person killing Poison Ivy

Smother Method to Kill Poison Ivy

You can deprive the plant of sunlight and oxygen to kill it. You can choose a covering, such as cardboard, plastic, tarp, or other material. You may need to overlop the material to ensure no vines escape.

  1. Cover the entire plant area, overlapping materials is needed to ensure the plant can't grow between the coverings.
  2. Leave the plant covered for two to three weeks or longer. This process will completely kill the plant.
  3. Once the poison ivy is dead, remove the material covering it. Be sure to wear protective clothing and long gardening gloves.
  4. Dig up the plant and its roots.
  5. Dispose of the plant and roots in large garbage bags, tied securely and placed in trash bins.

Goats Are Natural Weedeaters

The easiest way to remove/kill poison ivy is to use the natural order of Mother Nature. Many farmers let their livestock fight the poison ivy battle for them. Goats, sheep and cows eat poison ivy. Goats are the most commonly used livestock for poison ivy control.

Goat eating poison ivy

If you have a large area invaded by poison ivy, then goats are a great weapon. If you don't have goats, check with your local agriculture extension agency or community farm groups for goat owners who rent their goats for underbrush cleanups. You may know goat owners searching for more grazing areas for their goats and the poison ivy covering your property may be a fair exchange with no fees involved. Just don't leave the goats unattended or they may end up grazing on more than the poison ivy.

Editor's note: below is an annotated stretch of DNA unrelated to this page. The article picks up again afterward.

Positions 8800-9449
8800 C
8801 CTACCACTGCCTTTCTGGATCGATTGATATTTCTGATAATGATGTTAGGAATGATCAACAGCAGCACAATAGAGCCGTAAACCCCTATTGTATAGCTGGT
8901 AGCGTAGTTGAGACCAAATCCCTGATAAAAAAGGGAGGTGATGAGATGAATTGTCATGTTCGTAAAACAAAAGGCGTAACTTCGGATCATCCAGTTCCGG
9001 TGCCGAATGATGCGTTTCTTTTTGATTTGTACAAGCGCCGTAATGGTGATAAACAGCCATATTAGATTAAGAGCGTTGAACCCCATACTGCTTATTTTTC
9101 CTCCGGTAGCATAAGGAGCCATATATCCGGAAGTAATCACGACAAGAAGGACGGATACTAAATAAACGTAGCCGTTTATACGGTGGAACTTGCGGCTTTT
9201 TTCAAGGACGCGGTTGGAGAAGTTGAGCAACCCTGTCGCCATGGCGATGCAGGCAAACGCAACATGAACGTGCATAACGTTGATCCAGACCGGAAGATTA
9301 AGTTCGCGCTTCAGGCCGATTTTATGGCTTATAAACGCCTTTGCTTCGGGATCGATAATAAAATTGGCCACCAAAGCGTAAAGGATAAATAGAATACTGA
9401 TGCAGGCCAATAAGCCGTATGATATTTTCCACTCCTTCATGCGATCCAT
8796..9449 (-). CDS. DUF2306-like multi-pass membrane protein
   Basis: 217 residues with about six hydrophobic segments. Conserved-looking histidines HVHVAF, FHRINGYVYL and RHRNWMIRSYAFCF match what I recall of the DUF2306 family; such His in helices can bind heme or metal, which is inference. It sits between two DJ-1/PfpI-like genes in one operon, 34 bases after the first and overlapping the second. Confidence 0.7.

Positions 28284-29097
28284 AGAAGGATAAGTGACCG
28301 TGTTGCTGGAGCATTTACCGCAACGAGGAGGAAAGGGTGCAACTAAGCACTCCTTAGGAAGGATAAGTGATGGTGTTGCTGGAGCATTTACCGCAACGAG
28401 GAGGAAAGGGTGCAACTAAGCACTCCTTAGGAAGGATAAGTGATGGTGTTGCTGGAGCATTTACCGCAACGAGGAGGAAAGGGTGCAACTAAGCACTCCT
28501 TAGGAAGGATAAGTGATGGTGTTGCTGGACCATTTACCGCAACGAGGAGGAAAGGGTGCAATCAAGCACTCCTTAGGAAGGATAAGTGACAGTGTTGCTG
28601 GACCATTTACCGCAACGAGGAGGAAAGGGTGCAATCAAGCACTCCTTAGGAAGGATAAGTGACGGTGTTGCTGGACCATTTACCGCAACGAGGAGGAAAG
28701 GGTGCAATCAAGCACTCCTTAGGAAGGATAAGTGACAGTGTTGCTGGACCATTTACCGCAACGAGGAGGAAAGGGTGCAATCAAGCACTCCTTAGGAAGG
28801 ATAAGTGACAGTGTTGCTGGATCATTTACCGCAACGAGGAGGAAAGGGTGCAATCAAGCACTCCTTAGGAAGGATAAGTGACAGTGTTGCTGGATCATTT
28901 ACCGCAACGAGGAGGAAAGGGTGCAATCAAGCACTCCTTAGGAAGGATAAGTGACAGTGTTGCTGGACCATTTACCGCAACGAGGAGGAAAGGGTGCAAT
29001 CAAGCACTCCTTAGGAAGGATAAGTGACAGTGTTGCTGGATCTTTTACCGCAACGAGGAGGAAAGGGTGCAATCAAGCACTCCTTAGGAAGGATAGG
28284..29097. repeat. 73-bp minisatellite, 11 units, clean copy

When to Let Goats Graze

Timing is everything when it comes to using goats to kill poison ivy. You'll need to let the goats graze as soon as the leaves on the poison ivy plants emerge. The goats will quickly defoliate the poison ivy plants.

Repeat, Eat and Defoliate

The poison ivy root systems have energy store that is expended to produce leaves. When the spring leaves are stripped from the vine, the root system expends more of its reserves to replace the lost leaves.

  1. When the second growth of leaves emerge, it's time to let the goats in.
  2. Once the goats strip the leaves again, the poison ivy plant roots release more reserved energy to produce a third round of leaves.
  3. Each time the plants produce leaves, you'll send in the goats.
  4. Eventually, this process will deplete all of the energy stored in the poison ivy root system and the plants will die.
  5. If any new growth returns the following year, simply let the goats have a free lunch.

Boiling Water Method

An old-fashioned method for killing poison ivy is simply to pour boiling water over the plant. This method is very effective. You want to be sure you don't splash or pour the water onto healthy wanted plants or yourself!

Best Ways to Remove Poison Ivy

There are many ways you can remove or kill poison ivy. Each method is effective and can be used to address various poison ivy issues.

How to Remove Poison Ivy